## The Annals of Applied Statistics

### Concise comparative summaries (CCS) of large text corpora with a human experiment

#### Abstract

In this paper we propose a general framework for topic-specific summarization of large text corpora and illustrate how it can be used for the analysis of news databases. Our framework, concise comparative summarization (CCS), is built on sparse classification methods. CCS is a lightweight and flexible tool that offers a compromise between simple word frequency based methods currently in wide use and more heavyweight, model-intensive methods such as latent Dirichlet allocation (LDA). We argue that sparse methods have much to offer for text analysis and hope CCS opens the door for a new branch of research in this important field.

For a particular topic of interest (e.g., China or energy), CSS automatically labels documents as being either on- or off-topic (usually via keyword search), and then uses sparse classification methods to predict these labels with the high-dimensional counts of all the other words and phrases in the documents. The resulting small set of phrases found as predictive are then harvested as the summary.

To validate our tool, we, using news articles from the New York Times international section, designed and conducted a human survey to compare the different summarizers with human understanding. We demonstrate our approach with two case studies, a media analysis of the framing of “Egypt” in the New York Times throughout the Arab Spring and an informal comparison of the New York Times’ and Wall Street Journal’s coverage of “energy.” Overall, we find that the Lasso with $L^{2}$ normalization can be effectively and usefully used to summarize large corpora, regardless of document size.

#### Article information

Source
Ann. Appl. Stat. Volume 8, Number 1 (2014), 499-529.

Dates
First available in Project Euclid: 8 April 2014

Permanent link to this document
https://projecteuclid.org/euclid.aoas/1396966296

Digital Object Identifier
doi:10.1214/13-AOAS698

Mathematical Reviews number (MathSciNet)
MR3192000

Zentralblatt MATH identifier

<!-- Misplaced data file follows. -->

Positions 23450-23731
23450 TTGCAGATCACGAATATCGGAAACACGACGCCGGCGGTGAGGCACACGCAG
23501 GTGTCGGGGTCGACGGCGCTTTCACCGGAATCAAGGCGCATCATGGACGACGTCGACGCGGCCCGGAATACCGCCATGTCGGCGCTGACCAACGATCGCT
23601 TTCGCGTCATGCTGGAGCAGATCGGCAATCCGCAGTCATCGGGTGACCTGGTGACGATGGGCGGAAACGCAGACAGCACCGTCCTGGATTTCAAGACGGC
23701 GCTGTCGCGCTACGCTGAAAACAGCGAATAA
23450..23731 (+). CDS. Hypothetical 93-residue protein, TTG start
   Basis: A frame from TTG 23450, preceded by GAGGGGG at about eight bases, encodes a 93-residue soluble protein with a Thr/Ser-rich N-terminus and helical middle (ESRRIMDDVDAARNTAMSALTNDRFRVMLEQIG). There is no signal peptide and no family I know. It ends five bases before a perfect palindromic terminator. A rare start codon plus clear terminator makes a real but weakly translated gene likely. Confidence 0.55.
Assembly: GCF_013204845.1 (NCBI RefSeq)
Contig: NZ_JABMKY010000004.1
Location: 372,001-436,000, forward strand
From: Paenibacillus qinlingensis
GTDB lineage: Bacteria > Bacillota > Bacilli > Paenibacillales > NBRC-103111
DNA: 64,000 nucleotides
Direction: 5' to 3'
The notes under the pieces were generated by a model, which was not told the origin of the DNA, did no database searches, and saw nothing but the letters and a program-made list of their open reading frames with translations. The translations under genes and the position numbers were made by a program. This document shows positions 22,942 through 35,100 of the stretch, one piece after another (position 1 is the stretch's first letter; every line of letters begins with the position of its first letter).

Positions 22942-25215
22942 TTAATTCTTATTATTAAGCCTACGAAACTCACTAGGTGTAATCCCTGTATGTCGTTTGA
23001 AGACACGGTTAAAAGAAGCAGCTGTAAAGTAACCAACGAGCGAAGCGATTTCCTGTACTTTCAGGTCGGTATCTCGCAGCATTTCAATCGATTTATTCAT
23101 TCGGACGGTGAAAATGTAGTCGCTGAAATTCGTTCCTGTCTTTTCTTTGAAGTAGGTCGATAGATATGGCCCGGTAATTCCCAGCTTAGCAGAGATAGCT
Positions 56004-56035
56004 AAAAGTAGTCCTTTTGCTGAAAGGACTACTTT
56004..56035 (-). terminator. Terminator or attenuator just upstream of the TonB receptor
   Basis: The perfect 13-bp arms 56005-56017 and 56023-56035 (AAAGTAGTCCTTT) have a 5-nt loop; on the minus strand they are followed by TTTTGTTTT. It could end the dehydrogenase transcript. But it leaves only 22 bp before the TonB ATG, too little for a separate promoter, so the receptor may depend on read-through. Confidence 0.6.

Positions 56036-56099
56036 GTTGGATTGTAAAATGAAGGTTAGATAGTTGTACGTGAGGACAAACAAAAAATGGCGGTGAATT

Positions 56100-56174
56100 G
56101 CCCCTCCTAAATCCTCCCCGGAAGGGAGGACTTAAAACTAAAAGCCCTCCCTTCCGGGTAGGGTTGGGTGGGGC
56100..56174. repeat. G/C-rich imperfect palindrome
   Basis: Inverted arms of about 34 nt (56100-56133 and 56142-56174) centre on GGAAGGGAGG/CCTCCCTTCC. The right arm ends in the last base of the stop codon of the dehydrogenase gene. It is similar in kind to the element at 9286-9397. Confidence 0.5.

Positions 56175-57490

06302245

#### Citation

Jia, Jinzhu; Miratrix, Luke; Yu, Bin; Gawalt, Brian; El Ghaoui, Laurent; Barnesmoore, Luke; Clavier, Sophie. Concise comparative summaries (CCS) of large text corpora with a human experiment. Ann. Appl. Stat. 8 (2014), no. 1, 499--529. doi:10.1214/13-AOAS698. https://projecteuclid.org/euclid.aoas/1396966296

#### References

• Bischof, J. M. and Airoldi, E. M. (2012). Summarizing topical content with word frequency and exclusivity. In Proceedings of the 29th International Conference on Machine Learning (ICML-12) 201–208. Edinburgh, Scotland.
• Blei, D. and McAuliffe, J. (2008). Supervised topic models. In Advances in Neural Information Processing Systems 20 (J. C. Platt, D. Koller, Y. Singer and S. Roweis, eds.) 121–128. MIT Press, Cambridge, MA.
• Blei, D. M., Ng, A. Y. and Jordan, M. I. (2003). Latent Dirichlet allocation. J. Mach. Learn. Res. 3 993–1022.
• Chang, J., Boyd-Graber, J., Gerrish, S., Wang, C. and Blei, D. (2009). Reading tea leaves: How humans interpret topic models. In Advances in Neural Information Processing Systems 22 (Y. Bengio, D. Schuurmans, J. Lafferty, C. K. I. Williams and A. Culotta, eds.) 288–296. Vancouver, BC, Canada.
• Clavier, S., El Ghaoui, L., Barnesmoore, L. and Li, G.-C. (2010). All the news that’s fit to compare: Comparing Chinese representations in the American Press and US representations in the Chinese press.
• Dai, X., Jia, J., El Ghaoui, L. and Yu., B. (2011). SBA-term: Sparse bilingual association for terms. In Fifth IEEE International Conference on Semantic Computing (ICSC) 189–192. Stanford Univ., Palo Alto, CA.
• Eisenstein, J., Smith, N. A. and Xing, E. P. (2011). Discovering sociolinguistic associations with structured sparsity. In Proceedings of the 49th Annual Meeting of the Association for Computational Linguistics: Human Language Technologies 1 1365–1374. Association for Computational Linguistics, Portland, OR.
• El Ghaoui, L., Viallon, V. and Rabbani, T. (2010). Safe feature elimination in sparse supervised learning. Technical Report No. UC/EECS-2010-126. EECS Dept., Univ. California, Berkeley.
• El Ghaoui, L., Li, G.-C., Duong, V.-A., Pham, V., Srivastava, A. and Bhaduri, K. (2011). Sparse machine learning methods for understanding large text corpora: Application to flight reports. In Conference on Intelligent Data Understanding 159–173. Mountain View, CA.
• Entman, R. M. (1993). Framing: Toward clarification of a fractured paradigm. Journal of Communication 43 52–57.
• Entman, R. M. (2004). Projections of power framing news, public opinion, and U.S. foreign policy. Univ. Chicago, Chicago, IL.
• Forman, G. (2003). An extensive empirical study of feature selection metrics for text classification. J. Mach. Learn. Res. 3 1289–1305.
• Frank, E., Paynter, G. W., Witten, I. H., Gutwin, C. and Nevill-Manning, C. G. (1999). Domain-specific keyphrase extraction. In Proceedings of the Sixteenth International Joint Conference on Artificial Intelligence (IJCAI-99) 668–673. Morgan Kaufmann, San Francisco, CA.
• Gawalt, B., Jia, J., Miratrix, L. W., Ghaoui, L., Yu, B. and Clavier, S. (2010). Discovering word associations in news media via feature selection and sparse classification. In Proceedings of the International Conference on Multimedia Information Retrieval (MIR’10) 211–220. Philadelphia, PA.